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PASS Plans Turn Student Dreams Into Reality

By Marsha Katz, Organizational Consultant
The Rural Institute
The University of Montana

Last year George's teachers expected that when he left the school system at age 19, he would go to the local workshop where he would likely spend the remainder of his adult life in a day program or doing sheltered work. This year, George's teachers are among the customers of his western Montana food delivery service. Not only have they completely changed their minds about the prospects for George's future, but his success has raised their expectations for many of their students who have significant disabilities.

What made all this possible? Money and expertise. Combined from several sources, money and expertise helped George and his family dream about his future and then take the steps to make those dreams come true. Rural Institute consultant with the Montana Transition Systems Change grant, Ellen Condon, the Bitterroot Education Cooperative, and school staff helped George identify his skills and interests and try out different work environments. Staff from Montana Vocational Rehabilitation and another Rural Institute Training Department project helped piece together money to provide George with job development, job coaching, and personal assistance. Finally, Rural Institute staff wrote a business plan for the food delivery business and a Plan for Achieving Self Support (PASS plan) to generate the money necessary for George to buy the van he needed to deliver the food.

PASS plans allow persons who receive Supplemental Security Income (SSI) to set aside income and/or resources that SSI would usually count as income, and use that money to achieve a work-related goal. In other words, the SSI recipient ends up with an extra pot of money to help him/her learn, find, perform and/or maintain a job. The extra money a PASS plan generates can be used for further training or education, for equipment or tools, for transportation to work, for job development and coaching, for work evaluations, or to start a business, as George did.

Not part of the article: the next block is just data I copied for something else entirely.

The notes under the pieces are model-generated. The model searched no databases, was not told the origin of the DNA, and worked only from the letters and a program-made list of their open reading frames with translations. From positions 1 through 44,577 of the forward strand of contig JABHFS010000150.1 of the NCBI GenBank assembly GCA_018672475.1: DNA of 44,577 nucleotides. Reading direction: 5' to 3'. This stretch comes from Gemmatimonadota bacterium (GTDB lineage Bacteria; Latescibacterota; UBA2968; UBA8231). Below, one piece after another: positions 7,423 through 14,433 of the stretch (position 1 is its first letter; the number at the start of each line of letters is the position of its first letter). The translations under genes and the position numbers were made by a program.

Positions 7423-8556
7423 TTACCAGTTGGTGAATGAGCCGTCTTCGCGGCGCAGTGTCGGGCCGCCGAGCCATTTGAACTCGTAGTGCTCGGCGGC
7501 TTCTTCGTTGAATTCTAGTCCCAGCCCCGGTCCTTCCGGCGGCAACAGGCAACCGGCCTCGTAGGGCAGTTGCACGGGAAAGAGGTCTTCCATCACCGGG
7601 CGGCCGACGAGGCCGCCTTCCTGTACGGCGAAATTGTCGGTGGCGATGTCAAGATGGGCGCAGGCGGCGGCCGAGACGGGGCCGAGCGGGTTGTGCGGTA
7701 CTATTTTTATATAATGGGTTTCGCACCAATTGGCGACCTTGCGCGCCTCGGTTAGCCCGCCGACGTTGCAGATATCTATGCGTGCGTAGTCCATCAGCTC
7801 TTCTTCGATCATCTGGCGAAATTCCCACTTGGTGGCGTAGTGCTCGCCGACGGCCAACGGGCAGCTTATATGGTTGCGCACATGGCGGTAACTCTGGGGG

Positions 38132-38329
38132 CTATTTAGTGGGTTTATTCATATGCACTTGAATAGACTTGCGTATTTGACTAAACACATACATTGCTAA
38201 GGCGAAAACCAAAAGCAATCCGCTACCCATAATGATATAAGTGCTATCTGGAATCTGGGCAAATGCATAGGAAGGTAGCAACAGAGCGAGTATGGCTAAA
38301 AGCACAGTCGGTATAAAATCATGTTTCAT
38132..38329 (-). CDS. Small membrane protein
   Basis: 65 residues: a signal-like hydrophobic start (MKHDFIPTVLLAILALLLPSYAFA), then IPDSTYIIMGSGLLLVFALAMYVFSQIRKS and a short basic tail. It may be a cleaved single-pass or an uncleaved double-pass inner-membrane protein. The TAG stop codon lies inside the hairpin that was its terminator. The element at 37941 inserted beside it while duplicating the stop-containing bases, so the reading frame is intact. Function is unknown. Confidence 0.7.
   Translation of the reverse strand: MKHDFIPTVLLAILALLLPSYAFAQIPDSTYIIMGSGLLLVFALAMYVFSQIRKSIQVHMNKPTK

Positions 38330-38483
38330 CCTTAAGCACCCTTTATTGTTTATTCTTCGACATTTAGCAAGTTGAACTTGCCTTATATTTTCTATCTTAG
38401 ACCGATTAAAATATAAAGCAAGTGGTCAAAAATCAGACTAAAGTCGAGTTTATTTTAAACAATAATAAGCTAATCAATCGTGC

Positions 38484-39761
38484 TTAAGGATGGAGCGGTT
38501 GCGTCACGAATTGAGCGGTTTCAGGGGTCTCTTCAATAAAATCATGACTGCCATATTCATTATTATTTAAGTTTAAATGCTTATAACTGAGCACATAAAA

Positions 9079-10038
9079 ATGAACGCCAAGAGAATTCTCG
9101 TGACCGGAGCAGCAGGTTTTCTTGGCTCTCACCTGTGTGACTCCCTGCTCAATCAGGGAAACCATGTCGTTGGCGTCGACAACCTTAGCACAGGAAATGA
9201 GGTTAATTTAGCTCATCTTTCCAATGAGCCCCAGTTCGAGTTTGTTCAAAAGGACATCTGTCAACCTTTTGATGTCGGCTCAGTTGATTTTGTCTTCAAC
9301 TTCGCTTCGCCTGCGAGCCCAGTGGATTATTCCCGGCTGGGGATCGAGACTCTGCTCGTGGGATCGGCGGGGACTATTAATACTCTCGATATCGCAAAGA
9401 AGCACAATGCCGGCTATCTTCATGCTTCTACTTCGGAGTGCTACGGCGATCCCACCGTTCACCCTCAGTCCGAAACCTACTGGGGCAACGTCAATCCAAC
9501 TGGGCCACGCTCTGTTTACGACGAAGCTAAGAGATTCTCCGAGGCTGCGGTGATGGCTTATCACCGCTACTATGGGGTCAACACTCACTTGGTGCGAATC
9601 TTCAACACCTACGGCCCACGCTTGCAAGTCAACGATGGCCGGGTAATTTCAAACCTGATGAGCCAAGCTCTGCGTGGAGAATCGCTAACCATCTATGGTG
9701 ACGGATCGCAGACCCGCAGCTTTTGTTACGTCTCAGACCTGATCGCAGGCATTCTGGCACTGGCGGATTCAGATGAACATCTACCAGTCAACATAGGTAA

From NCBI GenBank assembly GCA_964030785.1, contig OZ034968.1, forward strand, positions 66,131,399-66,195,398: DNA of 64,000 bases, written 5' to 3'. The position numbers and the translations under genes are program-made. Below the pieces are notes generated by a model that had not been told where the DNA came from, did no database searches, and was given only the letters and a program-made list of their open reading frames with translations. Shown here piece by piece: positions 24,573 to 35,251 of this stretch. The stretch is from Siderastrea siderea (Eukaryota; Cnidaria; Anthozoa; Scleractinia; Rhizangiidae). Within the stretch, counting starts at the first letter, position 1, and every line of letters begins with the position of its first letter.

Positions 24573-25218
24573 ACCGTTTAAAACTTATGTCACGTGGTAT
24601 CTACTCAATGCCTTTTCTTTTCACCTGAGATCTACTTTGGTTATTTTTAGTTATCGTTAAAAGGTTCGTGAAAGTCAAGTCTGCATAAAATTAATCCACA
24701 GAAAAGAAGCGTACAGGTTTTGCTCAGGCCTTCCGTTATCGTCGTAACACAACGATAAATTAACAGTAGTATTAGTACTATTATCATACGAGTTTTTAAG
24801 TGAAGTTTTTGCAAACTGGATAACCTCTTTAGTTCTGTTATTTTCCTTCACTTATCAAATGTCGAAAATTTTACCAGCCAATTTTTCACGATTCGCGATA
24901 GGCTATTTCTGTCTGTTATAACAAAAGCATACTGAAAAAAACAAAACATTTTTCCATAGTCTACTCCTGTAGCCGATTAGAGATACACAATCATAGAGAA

Once used primarily for adults, PASS plans are being used increasingly for students in transition. This win-win situation assists students with disabilities to move into adulthood with real community jobs, and real earnings, while it helps schools and Vocational Rehabilitation stretch already strained funding as they try to serve all students in their purview.

If you have a teenage student with a disability, who might benefit from having a PASS plan, call the Rural Institute to discuss your situation and see if a PASS is possible. Staff from the Rural Institute's Research in Social Security Employment Supports (RISES) project can help you. You can reach Roger Shelley in the Billings area at (406) 446-2065, or Marsha Katz in Missoula at (406) 243-2821 or (877) 243-2476 Toll Free.